Serviceberries Make Me Happy – Planting the Healing Garden

If a person can be in love with a plant, then I am in love with my serviceberry trees. 
I’ve got five planted in our rain garden (which collects all the runoff from our roof–see that hole in the stone wall? That’s where the water pours out when it rains – fun stuff!). Serviceberries (Amelanchier x grandiflora) are one of those wonderful four-season plants that I mentioned a few postings ago (Planting for Seasonal Interest – Fall Color): Their buds in early spring are delightfully soft and fuzzy, almost like pussywillows, that open into pretty pinkish-white blossoms; they leaf out into a lovely green in the summer and then around June (hence their other common name, Juneberries) they produce delicious, edible berries which attract so many birds that you’ll be lucky if there are any left over for you to eat; they turn the most gorgeous colors in the fall – and not just one color, but an ever-shifting panoply of reds, oranges, and yellows that changes daily; until the leaves fall and then for the rest of the winter, you have the delightful privilege of gazing upon the trees’ graceful forms, all smooth grey (with a touch of rose) and sinuous curves.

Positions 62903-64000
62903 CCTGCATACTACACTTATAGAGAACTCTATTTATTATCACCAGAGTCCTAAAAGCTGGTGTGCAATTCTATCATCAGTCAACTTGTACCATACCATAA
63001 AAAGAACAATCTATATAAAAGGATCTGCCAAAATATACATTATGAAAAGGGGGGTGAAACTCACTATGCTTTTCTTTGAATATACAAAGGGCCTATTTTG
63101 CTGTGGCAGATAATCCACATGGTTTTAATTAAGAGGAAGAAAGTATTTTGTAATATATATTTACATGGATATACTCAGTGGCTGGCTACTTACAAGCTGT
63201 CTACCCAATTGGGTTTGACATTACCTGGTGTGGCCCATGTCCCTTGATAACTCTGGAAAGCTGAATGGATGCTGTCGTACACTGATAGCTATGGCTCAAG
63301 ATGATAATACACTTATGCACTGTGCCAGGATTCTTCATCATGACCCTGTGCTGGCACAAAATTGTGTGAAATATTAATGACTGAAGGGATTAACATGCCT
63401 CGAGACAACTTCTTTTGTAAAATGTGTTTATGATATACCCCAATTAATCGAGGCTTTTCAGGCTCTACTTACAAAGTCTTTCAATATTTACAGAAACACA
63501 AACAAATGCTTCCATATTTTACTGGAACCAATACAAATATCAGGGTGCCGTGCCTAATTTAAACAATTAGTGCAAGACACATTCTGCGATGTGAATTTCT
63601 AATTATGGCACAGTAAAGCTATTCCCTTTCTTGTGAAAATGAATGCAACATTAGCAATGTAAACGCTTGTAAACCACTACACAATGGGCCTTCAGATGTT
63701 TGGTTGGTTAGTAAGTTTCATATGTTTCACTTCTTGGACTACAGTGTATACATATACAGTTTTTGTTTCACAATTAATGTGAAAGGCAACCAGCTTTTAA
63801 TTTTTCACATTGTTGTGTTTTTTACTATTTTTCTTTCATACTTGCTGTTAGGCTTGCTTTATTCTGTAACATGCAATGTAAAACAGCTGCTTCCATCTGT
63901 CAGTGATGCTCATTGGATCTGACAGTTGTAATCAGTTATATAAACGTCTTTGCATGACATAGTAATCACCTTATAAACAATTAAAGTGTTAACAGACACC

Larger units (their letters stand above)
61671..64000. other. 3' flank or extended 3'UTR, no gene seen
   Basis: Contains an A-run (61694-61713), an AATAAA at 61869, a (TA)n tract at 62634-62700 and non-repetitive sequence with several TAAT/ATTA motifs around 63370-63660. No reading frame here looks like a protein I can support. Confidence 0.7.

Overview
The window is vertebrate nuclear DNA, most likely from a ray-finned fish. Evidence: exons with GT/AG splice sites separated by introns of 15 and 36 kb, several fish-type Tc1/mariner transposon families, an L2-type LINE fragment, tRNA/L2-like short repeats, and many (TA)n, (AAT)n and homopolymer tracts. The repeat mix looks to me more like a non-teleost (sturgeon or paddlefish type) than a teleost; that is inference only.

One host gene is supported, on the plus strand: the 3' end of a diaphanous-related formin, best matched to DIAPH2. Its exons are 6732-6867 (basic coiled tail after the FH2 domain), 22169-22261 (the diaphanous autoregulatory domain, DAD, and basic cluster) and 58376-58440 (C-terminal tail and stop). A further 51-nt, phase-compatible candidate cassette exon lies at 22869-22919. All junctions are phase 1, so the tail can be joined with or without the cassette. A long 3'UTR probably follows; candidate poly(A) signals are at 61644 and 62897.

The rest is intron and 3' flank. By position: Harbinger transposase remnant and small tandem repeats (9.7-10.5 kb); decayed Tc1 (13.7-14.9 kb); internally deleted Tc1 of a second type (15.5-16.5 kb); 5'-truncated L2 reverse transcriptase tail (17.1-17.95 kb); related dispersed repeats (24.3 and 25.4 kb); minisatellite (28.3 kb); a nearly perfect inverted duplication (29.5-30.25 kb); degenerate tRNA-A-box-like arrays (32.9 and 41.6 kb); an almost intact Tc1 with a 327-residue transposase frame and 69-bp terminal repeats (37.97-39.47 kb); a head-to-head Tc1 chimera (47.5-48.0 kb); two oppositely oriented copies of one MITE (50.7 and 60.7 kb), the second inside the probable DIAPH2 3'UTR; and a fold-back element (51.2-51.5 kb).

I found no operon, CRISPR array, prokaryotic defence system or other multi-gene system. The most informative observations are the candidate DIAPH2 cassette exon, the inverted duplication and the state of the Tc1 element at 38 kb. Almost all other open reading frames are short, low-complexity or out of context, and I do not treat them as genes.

If you’re planting your own healing garden/sanctuary garden, think about the plants that make your heart sing, the plants you already adore or know you’ll fall in love with. If you don’t know what those are yet, make a point to visit a nearby garden, arboretum, or even large plant nursery at least once during each season (spring, summer, winter, fall) and take notes and pictures of what makes you smile, go ooh and ahh, even clutch the person next to you as you fall into a swoon. If you’re planting for clients, ask them to do the same. You and they will be rewarded with a garden that is meaningful and delightful for all of its days.
Yup, that’s the view from my office

To see more images of my serviceberries through the seasons–as well as an image of the rain garden fountain in action–you can go to the “showcase” page at